"Lent is one of those periods when people actually do what they're supposed to," declares Gary Adamski, principal of St. Michael's Elementary School in Montpelier. Adamski is sitting in the parish hall of St. Augustine's on Barre Street in the Capital City. The occasion: the church's third annual Lenten fish dinner and fundraiser, with food prepared by NECI. Adamski's demeanor is jolly, but when he's asked whether Catholics these days are really giving up meat on Fridays, his tone turns vehement. "It's about sacrifice," he says. "It's just these 40 days that we're asked to do something special."
During the 40 days that lead up to Easter, Catholics are supposed to ready themselves for Jesus' death and resurrection through good works, penance and prayer. Doctrine also calls for a couple of special days of fasting and avoiding meat on Fridays. But the holy definition of "meat" differs from that of most vegetarians - seafood is still on the menu.
The fish dinner at St. Augustine's falls within the bounds of Catholic "abstinence." Because the money raised is donated to the school, diners' $8 contributions - $5 for kids - count as "good works." But with nearly 200 people in the parish hall, including a slew of chipper children bopping around the tables, the mood is anything but somber. Long, folding tables are decorated with colorful plastic "cloths" in teal, blue, orange, green and purple, and almost all the chairs are filled with happy, talkative eaters.
The bright red fruit punch and plates of appetizing home-style cooking don't exactly say penance and self-denial, either. The carrot-ginger-peanut-coconut soup has just the right amount of heat - though on some tables the bowls are left looking lonely and untouched. The main course consists of baked flounder. The fish is bland, but the lemon-butter crumb topping perks it up nicely. Peppery mashed potatoes, creamy coleslaw and a tender zucchini-carrot combo round out the offerings. Yum.
Among the diners enjoying the dinner are St. Augustine's parishioners Judy and Tom Lang, who own a Christmas tree farm in Worcester. Tom Lang spent a lot of time in this hall when he was a kid. He attended St. Mike's back in the days when the elementary school was located near the Statehouse. "We had to come here for hot lunch," he explains. "We probably walked half a mile every day." One of Lang's classmates, Patrick Leahy, would go on to spend a lot of time at the state office buildings.
Clearly enjoying the chance to relive his youth, Lang points out a framed photograph of Monsignor Crosby, who led the parish from 1921 to 1959 and was the driving force behind the now-defunct St. Mike's High School. Crosby was a quiet, shy man who loved to fish, according to Lang. "He'd give the kids the day off from school to hunt or trap," he adds. "They just needed a note from their parents."
Beverlee Pembroke Hill, Montpelier's assistant city manager and lobbyist, also has stories to tell. Another alumna of the St. Mike's school system, she's full of facts about the school's 100-year history. For example, the City of Montpelier and St. Mike's used to sell one particular school building back and forth for the sum of $1, depending on who needed it most. Finally, in 1938, Monsignor Crosby oversaw the construction of the building that is still used today for preschool through fifth grade.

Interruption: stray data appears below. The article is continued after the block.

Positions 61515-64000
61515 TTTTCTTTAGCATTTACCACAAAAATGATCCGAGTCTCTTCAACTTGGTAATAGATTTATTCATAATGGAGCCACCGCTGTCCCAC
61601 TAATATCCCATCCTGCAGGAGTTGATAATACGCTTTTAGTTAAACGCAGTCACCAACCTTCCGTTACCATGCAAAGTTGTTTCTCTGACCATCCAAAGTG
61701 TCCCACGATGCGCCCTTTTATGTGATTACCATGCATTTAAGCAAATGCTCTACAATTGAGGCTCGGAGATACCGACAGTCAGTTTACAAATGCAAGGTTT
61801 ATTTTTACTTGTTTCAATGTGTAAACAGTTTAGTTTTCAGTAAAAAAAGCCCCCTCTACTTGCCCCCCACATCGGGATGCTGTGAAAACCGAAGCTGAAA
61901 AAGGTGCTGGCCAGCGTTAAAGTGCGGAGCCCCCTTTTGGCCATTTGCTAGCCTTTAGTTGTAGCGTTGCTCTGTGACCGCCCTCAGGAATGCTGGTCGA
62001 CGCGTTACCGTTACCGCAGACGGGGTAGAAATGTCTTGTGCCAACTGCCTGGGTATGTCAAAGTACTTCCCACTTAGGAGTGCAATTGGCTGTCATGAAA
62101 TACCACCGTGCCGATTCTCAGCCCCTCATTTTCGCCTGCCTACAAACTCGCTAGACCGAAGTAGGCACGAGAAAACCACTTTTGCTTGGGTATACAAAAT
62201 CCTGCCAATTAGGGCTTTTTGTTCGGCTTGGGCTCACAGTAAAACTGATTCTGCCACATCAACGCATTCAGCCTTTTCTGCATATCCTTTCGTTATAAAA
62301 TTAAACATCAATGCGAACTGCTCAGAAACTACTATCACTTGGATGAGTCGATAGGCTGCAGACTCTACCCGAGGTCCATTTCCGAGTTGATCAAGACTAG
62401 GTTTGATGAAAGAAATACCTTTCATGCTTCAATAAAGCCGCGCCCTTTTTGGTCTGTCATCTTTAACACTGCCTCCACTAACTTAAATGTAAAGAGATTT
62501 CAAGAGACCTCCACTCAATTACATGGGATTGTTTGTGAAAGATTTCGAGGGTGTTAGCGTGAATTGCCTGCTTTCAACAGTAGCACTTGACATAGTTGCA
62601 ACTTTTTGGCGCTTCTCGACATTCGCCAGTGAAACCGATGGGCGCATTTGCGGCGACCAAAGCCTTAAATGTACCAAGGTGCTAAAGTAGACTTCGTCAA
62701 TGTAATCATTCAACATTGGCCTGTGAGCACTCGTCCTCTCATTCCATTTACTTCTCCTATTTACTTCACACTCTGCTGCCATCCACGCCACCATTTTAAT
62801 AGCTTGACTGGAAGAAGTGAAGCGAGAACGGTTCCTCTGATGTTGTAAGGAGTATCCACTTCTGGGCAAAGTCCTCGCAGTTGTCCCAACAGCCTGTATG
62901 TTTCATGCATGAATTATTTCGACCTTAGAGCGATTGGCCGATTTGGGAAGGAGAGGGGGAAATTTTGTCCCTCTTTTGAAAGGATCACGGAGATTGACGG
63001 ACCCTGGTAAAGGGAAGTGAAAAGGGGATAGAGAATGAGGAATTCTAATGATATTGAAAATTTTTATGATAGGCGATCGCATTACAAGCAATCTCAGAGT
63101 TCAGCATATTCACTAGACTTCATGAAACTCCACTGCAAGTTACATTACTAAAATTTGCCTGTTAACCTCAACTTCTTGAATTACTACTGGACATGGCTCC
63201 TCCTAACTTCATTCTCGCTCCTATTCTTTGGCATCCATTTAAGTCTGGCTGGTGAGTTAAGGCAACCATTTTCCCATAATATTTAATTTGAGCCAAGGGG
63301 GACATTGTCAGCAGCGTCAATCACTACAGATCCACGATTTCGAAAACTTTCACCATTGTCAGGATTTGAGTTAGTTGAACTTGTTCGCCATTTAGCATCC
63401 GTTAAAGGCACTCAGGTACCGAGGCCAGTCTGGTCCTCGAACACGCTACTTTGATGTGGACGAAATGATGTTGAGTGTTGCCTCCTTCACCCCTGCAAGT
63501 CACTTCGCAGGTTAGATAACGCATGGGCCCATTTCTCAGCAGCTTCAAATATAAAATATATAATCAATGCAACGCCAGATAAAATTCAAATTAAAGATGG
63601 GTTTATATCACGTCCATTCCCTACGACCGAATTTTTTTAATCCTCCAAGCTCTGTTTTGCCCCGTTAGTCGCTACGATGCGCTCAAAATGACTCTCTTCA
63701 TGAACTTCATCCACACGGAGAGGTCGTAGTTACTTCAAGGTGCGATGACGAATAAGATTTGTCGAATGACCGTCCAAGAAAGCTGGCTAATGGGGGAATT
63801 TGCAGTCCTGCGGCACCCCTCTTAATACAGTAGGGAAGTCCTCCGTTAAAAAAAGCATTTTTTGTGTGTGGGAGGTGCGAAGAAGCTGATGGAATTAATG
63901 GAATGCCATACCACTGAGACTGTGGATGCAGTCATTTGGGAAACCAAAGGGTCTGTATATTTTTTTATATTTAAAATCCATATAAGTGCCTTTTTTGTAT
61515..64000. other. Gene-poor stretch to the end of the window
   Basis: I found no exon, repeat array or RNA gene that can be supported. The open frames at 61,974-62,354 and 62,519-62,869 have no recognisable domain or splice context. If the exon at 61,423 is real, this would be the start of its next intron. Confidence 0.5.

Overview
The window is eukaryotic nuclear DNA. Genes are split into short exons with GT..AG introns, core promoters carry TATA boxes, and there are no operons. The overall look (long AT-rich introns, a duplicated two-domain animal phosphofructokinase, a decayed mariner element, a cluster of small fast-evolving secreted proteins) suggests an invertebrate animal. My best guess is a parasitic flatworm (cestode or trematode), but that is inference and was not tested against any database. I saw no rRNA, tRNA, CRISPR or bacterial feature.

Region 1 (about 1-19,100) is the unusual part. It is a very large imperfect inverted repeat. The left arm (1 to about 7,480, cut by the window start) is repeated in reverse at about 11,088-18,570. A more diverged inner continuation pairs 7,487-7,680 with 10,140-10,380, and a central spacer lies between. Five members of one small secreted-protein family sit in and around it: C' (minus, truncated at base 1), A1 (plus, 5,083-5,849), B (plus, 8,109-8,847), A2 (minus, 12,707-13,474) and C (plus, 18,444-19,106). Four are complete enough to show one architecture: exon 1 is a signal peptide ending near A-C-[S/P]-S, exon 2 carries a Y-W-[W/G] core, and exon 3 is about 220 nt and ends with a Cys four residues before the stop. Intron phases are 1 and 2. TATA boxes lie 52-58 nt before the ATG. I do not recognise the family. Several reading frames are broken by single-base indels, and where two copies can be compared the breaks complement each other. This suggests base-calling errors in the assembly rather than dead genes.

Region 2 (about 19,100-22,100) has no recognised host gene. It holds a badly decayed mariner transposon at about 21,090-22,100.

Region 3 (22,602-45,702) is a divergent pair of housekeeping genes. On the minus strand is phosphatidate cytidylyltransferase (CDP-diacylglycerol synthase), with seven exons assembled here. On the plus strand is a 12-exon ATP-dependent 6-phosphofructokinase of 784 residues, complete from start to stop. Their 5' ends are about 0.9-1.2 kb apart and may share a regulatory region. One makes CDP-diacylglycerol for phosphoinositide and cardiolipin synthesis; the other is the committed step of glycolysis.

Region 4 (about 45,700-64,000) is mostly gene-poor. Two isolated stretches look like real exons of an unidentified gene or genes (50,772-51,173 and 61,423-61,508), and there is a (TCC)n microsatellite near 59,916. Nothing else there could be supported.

Pembroke Hill notes that tuition at St. Mike's is $3000. According to Principal Adamski, the cost to educate each child is $6900: Fundraising makes up the difference. "The dinner has been raising between $500 and $1000 per week," Pembroke Hill reports - it runs all six weeks of Lent. Raffles, a golf tournament, a movie benefit and a host of other events raise thousands more. Pembroke Hill says all the work is worth it. Perhaps because of the "very structured environment" at the school, she claims, every single one of the kindergartners knows how to read.
They also know a little something about what it means to be a good Catholic, says Adamski - partly because they're required to attend mass every Friday. Last Friday, he relates, parish pastor Father Michael Augustinowitz asked a little boy at the front of the church what he was giving up for Lent. The youngster's reply? "Candy," Adamski says. "He understood the concept of sacrifice and preparation."
If diners at tonight's dinner are giving up nothing else for Lent, at least they're forgoing seconds. By 6:20, the room is clearing out fast. Barring a miracle, as when Jesus fed a crowd from a few loaves and fishes, the food has run out.
Among the kitchen staff packing up for the evening is William Koucky, the NECI chef on duty. Although he doesn't attend St. Augustine's, his children go to an after-school program at St. Mike's. For the past three years, he's volunteered his time to help make these dinners possible. NECI students, who are required to do community service, help out, too. While feeding around 170 people isn't bad with their usual staff of seven, tonight they had to make do with only two.
Despite his obvious fatigue, Koucky - who worked at prestigious Boston restaurants Olives and Cornucopia before he began teaching at NECI - seems pleased that he's able to help. "I'd rather give my time than money," he states. "I do things for my church, too." As for these dinners, he's "amazed at how popular they are. Food-wise," he says, "it's a very simple crowd." The soup changes each week, as do the vegetables, but everything else stays pretty much the same. Despite the repetition, "there are a dozen or so people - older folks - who come every time," Koucky says. "It's charming."
Maybe there's a certain primal appeal to periods of fasting or ascetic eating, whether you're a Catholic, a Buddhist or a localvore. But with NECI in the kitchen, penance is relatively painless.